Two walk away virtually unscathed after 70-year-old Tiger Moth crashes in Moray barley field
TWO men escaped with minor injuries after a vintage Tiger Moth biplane ploughed into a field of barley.
The distinctive yellow aircraft crashed in Moray as it came in to land at a private airstrip on the Shempston Estate, near the frontline airbase at RAF Lossiemouth.
The aircraft was badly damaged, but the occupants walked free, virtually unscathed in the crash on Sunday night. The two men were taken by ambulance to Dr Gray’s Hospital in Elgin for treatment to minor injuries.
An investigation into the cause of the crash is under way.
The Tiger Moth, which is owned by local haulier Robin Falconer, 63, has been a familiar sight in the skies over Moray since Mr Falconer, who owns Kirkhill Sand Quarry at Ashgrove, Elgin, bought the
De Havilland biplane in 1981.
It is understood that Mr Falconer was not in the plane. He could not be contacted for comment yesterday.
David Pattinson, the Grampian Fire and Rescue Service incident commander, said: “There were two casualties who self-rescued from the plane and were taken to hospital by ambulance.
“It crashed in an open field and our first task was to set up an inner cordon for the safety of the occupants and our crew, and isolate any potential ignition sources.”
The plane was popular at the Shempston Flying Club, a team of eight flying enthusiasts founded by Mr Falconer.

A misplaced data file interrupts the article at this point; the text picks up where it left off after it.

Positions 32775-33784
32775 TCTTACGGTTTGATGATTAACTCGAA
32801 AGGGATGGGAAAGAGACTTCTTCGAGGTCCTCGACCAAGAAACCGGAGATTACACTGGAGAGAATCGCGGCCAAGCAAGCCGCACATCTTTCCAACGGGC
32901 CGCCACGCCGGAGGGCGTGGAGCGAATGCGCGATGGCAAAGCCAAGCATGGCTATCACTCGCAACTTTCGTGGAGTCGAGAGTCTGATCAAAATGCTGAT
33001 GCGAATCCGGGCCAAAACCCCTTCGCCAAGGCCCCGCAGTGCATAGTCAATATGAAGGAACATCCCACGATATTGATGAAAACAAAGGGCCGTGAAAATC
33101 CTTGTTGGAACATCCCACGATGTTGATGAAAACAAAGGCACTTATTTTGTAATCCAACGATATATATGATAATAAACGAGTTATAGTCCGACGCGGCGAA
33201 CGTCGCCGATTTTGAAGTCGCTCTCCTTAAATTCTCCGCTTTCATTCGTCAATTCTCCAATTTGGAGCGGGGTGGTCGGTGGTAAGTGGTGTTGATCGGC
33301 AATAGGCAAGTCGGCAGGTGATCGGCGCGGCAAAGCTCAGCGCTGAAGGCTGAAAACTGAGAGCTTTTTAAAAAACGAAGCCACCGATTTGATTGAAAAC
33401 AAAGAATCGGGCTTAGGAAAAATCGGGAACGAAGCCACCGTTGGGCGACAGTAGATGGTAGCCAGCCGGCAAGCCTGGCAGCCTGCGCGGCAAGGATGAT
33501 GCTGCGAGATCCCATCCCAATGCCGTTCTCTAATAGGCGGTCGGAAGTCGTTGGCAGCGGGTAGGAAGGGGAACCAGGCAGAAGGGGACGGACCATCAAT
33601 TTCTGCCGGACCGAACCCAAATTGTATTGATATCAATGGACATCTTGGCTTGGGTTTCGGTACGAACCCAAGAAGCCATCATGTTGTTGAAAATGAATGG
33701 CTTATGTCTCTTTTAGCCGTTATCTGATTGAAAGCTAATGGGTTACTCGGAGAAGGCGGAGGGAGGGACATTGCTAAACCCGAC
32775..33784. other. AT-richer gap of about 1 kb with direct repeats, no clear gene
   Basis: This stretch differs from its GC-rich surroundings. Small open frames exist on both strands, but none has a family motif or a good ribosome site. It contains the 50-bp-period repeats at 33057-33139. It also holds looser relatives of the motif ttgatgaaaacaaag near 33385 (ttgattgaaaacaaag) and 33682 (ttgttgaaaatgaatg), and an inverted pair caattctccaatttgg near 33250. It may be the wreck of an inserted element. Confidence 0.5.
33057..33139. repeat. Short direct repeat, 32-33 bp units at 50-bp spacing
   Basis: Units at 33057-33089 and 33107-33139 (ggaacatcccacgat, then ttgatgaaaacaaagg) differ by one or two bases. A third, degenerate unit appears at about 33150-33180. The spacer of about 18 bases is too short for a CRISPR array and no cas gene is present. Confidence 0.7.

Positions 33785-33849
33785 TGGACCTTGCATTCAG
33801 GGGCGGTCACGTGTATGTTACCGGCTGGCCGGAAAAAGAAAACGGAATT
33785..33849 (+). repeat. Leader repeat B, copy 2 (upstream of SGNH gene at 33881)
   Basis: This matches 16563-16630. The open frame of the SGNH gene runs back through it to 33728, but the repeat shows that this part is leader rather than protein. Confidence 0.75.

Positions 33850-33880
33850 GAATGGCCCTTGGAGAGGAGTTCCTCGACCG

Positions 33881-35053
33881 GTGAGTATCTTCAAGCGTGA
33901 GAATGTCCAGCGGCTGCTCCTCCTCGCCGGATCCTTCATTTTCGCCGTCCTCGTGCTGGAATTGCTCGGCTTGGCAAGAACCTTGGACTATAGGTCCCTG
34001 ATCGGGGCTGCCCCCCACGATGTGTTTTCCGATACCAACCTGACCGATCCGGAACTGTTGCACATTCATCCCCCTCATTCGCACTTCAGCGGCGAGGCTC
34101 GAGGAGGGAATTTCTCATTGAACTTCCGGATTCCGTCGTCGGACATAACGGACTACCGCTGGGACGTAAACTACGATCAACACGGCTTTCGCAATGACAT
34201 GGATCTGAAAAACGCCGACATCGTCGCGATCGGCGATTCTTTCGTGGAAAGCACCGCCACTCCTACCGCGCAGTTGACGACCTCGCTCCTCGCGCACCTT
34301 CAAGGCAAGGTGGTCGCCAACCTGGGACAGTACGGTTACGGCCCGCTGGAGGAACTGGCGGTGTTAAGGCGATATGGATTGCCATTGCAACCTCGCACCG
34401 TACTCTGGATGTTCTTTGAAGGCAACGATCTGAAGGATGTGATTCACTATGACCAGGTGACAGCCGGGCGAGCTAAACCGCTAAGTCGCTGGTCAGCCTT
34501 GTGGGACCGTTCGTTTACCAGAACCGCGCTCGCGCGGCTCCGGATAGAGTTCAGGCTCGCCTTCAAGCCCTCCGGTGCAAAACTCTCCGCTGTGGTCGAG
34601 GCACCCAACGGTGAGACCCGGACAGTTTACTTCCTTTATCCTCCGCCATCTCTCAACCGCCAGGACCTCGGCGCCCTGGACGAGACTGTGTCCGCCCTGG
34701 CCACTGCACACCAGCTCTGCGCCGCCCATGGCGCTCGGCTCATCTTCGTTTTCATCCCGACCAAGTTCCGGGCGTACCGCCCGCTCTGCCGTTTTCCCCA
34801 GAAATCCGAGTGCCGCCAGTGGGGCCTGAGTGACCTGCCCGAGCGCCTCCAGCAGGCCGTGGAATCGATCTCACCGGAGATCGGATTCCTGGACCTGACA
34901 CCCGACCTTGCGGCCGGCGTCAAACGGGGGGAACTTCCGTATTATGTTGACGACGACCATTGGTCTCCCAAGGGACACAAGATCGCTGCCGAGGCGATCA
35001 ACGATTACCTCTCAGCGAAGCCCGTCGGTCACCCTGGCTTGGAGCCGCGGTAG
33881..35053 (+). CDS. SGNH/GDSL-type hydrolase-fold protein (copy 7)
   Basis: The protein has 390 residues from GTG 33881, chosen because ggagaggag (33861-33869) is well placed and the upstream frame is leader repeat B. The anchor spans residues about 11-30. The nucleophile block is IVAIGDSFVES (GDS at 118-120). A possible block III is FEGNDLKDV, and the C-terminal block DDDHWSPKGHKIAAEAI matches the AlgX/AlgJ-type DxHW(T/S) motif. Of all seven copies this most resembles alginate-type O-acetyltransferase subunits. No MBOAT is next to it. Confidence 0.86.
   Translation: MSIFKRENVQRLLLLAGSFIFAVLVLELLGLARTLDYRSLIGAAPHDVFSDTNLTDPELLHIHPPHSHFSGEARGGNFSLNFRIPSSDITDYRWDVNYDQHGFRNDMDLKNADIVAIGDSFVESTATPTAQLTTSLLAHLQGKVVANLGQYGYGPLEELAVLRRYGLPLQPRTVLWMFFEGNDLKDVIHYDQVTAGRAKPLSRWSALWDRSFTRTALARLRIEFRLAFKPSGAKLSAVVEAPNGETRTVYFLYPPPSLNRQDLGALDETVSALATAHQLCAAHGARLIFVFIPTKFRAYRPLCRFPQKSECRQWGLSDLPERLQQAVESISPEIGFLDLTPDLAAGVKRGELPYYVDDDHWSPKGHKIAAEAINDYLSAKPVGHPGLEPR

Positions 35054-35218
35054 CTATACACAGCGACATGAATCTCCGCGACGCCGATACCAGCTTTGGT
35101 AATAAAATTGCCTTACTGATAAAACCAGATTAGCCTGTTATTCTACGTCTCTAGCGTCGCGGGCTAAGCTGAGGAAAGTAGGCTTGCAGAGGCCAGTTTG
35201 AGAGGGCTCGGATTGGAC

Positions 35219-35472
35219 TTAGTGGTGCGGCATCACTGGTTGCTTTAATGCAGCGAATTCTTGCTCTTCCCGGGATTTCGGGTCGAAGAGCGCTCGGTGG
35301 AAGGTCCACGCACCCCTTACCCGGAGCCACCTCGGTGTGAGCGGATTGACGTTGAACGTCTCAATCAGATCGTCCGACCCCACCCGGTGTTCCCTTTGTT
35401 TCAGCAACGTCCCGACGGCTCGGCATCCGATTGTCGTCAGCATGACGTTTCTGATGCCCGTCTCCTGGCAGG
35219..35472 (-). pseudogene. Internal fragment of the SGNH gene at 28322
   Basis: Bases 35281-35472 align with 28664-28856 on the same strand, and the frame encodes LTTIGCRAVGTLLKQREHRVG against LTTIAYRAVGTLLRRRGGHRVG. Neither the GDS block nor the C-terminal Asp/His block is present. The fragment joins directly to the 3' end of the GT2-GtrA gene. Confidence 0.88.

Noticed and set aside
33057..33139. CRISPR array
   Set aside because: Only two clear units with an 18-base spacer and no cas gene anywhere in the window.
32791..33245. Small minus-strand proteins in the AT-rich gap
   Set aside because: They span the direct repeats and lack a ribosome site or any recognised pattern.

Grampian Fire and Rescue Service sent three units to the scene. A search and rescue helicopter was scrambled from RAF Lossiemouth, but was recalled.
A spokesman for the government’s Air Accidents Investigations Branch said the agency was aware of the accident and would be investigating.
He added: “The investigators are carrying out an investigation by correspondence, which will involve writing to the pilot and anyone else involved. They will not be sending investigators to the scene.”
He added: “The primary aim of the AAIB is to see what can be learned from any particular incident and to make sure these things don’t happen again.”
A police spokesman said: “Grampian Police can confirm they were called to Shempston Airfield near Duffus, Moray, after a Tiger Moth light aircraft came down in a field on Sunday evening. Two people were treated for minor injuries as a result of the incident, which happened at around 7pm.”
Two years ago, Mr Falconer, the owner of the Shempston Estate, auctioned an adventure flight in the 1942 warplane in aid of the Help for Heroes charity, and actor Kevin Kidd, one of the stars of Brave, was a recent passenger in the aircraft.
The four-cylinder Tiger Moth was built by Morris Motors in Cowley, Oxfordshire. It was one of two that crashed on Sunday.
The pilot walked away uninjured from the wreckage of his biplane after it clipped a tree and crash-landed in a Denbighshire field.
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